PEORIA, Ill. (WMBD/WYZZ) — It was the most challenging and perhaps most rewarding senior year Emily Rodman could ask for.
She played played softball and volleyball at Peoria Christian. And also cheered for the basketball team.
And did it all in the final five months of the school year.
“I wasn’t around a lot of people because we were split up in different groups with COVID,” Rodman said. “It gave me an opportunity I wouldn’t have had otherwise.”
You’d never know it but she has scarring of her lungs, diagnosed with a rare condition called Swyer-James Syndrome. Essentailly her lungs work at about 50 percent normal capacity for an 18-year-old.
Breathing can be difficult, especially went active. Wearing a mask while competing makes things more difficult.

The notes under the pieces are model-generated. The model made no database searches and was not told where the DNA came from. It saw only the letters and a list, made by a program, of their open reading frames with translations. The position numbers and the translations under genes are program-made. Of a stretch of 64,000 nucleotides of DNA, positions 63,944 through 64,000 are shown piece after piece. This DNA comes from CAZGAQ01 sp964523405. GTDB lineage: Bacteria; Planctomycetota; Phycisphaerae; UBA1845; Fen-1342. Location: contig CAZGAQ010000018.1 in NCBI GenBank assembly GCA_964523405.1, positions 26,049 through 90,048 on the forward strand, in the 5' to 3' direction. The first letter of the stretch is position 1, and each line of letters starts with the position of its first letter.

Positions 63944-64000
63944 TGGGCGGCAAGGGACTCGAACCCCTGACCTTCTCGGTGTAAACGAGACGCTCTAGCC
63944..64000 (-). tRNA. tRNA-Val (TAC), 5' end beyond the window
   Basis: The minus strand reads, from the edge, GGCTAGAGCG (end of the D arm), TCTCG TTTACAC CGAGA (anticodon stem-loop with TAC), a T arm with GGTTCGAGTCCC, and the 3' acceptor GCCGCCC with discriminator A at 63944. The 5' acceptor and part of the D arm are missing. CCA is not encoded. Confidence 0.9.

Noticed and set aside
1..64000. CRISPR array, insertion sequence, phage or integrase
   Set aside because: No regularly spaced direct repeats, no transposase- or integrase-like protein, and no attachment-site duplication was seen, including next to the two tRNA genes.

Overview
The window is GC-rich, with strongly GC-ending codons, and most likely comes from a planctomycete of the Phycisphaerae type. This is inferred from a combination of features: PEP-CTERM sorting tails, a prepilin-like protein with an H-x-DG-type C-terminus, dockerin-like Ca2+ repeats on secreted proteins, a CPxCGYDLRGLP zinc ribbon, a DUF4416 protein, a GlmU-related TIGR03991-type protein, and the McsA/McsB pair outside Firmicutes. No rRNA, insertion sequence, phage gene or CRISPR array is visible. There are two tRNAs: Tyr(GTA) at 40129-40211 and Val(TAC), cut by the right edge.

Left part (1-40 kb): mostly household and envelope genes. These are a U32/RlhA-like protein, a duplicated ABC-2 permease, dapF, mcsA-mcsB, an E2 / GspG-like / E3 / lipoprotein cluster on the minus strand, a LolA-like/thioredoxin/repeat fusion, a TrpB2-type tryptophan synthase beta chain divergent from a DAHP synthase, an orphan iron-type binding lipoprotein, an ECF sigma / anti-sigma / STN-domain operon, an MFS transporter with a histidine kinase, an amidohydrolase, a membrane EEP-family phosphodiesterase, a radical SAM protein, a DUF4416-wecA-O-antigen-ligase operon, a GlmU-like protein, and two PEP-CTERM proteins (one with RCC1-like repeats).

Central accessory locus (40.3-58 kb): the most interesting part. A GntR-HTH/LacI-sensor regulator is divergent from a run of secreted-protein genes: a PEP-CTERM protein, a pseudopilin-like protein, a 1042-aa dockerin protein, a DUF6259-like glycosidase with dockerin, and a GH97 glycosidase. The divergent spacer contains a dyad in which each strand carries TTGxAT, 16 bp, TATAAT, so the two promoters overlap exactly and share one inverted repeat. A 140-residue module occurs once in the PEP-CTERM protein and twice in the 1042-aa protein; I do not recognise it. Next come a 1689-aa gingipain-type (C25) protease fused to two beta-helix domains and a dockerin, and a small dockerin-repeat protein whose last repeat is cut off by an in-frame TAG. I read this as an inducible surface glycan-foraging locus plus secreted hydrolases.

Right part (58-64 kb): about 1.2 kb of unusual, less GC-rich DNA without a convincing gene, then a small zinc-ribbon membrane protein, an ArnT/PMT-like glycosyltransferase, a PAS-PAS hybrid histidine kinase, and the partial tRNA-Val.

“For me the hardest thing is getting my breath after I have started becoming tired because I have a hard time breathing in,” said Rodman. “I can’t recover until I completely stop.”
But she rarely stops. Her first love is dancing.
She has multiple practices a week and even teaches dance to youngsters.
“I like to think about the lung syndrome not as ‘what I can’t do because of it’ but what now can I do because of it,” said Rodman.
She’s heading off to Taylor University in the fall. Then nursing school.
Her goal is help others with lung issues. And encouraging young people to breath in life, even if it’s hard to do it.
“I want to be that encouragement for other kids who might be going through the same thing.”